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Memory-efficient XML parser. Finds object definitions in XML and translates them into Ruby objects.

It uses SAX parser under the hood, which means that it doesn't load the whole XML file into memory. It goes once though it and yields objects along the way.


Add this line to your application's Gemfile:

gem 'saxy'

And then execute:

$ bundle

Or install it yourself as:

$ gem install saxy


Assume the XML file:

<?xml version='1.0' encoding='UTF-8'?>
      <name>Kindle - The world's best-selling e-reader.</name>
        <thumbSize width="80" height="60"></thumbSize>
      <name>Kindle Touch - Simple-to-use touchscreen with built-in WIFI.</name>
        <thumbSize width="120" height="90"></thumbSize>

You instantiate the parser by passing path to XML file and object-identyfing tag name as its arguments.

The following will parse the XML, find product definitions (inside <product> and </product> tags), build OpenStructs and yield them inside the block. Tag attributes become object attributes and attributes' name are underscored.

Saxy.parse("filename.xml", "product").each do |product|
  puts product.images.thumb_size
  puts "#{product.images.thumb_size.width}x#{product.images.thumb_size.height}"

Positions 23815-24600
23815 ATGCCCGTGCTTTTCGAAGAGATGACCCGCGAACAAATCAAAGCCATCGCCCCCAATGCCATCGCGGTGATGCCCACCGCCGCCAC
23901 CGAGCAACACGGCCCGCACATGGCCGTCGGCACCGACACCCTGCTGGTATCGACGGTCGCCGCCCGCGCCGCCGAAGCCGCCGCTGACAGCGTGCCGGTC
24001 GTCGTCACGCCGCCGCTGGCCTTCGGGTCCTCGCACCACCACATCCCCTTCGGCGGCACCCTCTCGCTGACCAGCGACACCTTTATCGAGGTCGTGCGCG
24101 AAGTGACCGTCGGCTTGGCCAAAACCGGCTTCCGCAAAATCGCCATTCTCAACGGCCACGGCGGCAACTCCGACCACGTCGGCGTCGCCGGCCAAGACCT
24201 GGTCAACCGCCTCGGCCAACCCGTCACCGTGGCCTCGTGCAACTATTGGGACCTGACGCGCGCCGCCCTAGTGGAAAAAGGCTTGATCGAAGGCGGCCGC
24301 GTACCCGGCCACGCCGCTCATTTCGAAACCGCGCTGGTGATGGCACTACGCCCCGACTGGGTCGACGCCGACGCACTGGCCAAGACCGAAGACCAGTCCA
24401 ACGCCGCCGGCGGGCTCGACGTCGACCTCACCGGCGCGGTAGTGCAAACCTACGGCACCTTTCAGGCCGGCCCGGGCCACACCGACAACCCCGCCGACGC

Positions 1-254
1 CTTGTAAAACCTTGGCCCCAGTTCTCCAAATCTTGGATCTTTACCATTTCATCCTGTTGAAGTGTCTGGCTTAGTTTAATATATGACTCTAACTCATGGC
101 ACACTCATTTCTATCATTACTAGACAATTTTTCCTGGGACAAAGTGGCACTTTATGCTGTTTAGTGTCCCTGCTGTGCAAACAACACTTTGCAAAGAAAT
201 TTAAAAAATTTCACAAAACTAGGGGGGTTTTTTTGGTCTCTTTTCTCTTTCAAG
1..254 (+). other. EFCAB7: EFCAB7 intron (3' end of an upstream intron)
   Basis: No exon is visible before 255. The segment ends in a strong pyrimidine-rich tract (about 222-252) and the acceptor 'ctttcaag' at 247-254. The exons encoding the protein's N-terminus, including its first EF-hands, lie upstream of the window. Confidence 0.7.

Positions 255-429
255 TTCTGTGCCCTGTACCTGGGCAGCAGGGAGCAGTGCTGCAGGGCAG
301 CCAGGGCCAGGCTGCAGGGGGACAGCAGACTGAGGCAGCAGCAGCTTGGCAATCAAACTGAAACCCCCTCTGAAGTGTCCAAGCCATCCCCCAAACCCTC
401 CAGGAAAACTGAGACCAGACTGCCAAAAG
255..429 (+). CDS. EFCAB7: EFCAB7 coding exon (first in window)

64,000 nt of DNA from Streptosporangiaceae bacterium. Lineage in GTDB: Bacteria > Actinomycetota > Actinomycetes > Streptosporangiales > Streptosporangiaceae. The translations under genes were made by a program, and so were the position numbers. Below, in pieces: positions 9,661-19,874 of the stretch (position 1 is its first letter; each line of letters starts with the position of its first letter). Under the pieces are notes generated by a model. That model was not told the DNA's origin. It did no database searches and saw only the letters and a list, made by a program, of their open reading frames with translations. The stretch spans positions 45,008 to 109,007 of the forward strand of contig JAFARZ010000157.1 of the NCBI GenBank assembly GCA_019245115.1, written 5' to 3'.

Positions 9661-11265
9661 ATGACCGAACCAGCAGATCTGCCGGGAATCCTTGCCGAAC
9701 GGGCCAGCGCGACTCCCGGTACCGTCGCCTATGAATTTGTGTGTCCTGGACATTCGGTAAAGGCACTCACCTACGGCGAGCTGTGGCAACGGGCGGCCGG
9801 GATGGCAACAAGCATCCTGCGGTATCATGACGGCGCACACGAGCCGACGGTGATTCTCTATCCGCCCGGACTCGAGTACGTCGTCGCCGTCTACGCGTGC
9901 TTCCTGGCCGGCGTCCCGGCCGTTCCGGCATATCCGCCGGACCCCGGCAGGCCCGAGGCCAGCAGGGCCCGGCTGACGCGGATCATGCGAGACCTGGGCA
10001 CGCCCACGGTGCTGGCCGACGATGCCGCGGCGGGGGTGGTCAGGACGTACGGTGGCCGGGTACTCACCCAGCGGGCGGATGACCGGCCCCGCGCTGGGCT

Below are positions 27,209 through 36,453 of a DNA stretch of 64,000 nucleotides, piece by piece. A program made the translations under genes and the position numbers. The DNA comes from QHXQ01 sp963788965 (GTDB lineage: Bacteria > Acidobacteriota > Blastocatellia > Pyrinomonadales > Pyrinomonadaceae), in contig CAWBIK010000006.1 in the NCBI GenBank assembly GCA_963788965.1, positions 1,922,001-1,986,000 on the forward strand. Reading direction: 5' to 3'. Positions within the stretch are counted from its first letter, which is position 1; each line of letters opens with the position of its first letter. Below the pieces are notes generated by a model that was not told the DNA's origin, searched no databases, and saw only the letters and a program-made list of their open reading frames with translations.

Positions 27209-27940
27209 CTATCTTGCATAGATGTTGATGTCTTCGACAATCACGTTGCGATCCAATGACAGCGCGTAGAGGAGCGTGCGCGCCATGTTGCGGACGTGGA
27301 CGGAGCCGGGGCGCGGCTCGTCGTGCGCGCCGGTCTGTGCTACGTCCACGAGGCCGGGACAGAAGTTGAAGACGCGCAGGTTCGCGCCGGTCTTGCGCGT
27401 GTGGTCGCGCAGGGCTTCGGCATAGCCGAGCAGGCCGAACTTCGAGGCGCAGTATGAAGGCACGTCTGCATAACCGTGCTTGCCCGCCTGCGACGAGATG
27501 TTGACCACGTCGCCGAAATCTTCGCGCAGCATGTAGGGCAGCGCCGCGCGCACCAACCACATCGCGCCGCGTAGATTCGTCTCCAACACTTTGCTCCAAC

# =>
  Kindle - The world's best-selling e-reader.
  Kindle Touch - Simple-to-use touchscreen with built-in WIFI.

Saxy supports Enumerable, so you can use its goodies to your comfort without building intermediate arrays:

Saxy.parse("filename.xml", "product").map do |object|
  # map OpenStructs to ActiveRecord instances, etc.

You can also grab an Enumerator for external use (e.g. lazy evaluation, etc.):

enumerator = Saxy.parse("filename.xml", "product").each
lazy       = Saxy.parse("filename.xml", "product").lazy # Ruby 2.0

Multiple definitions of child objects are grouped in arrays:

webstore = Saxy.parse("filename.xml", "webstore").first
webstore.products.product.size # => 2


  1. Fork it
  2. Create your feature branch (git checkout -b my-new-feature)
  3. Commit your changes (git commit -am 'Added some feature')
  4. Push to the branch (git push origin my-new-feature)
  5. Create new Pull Request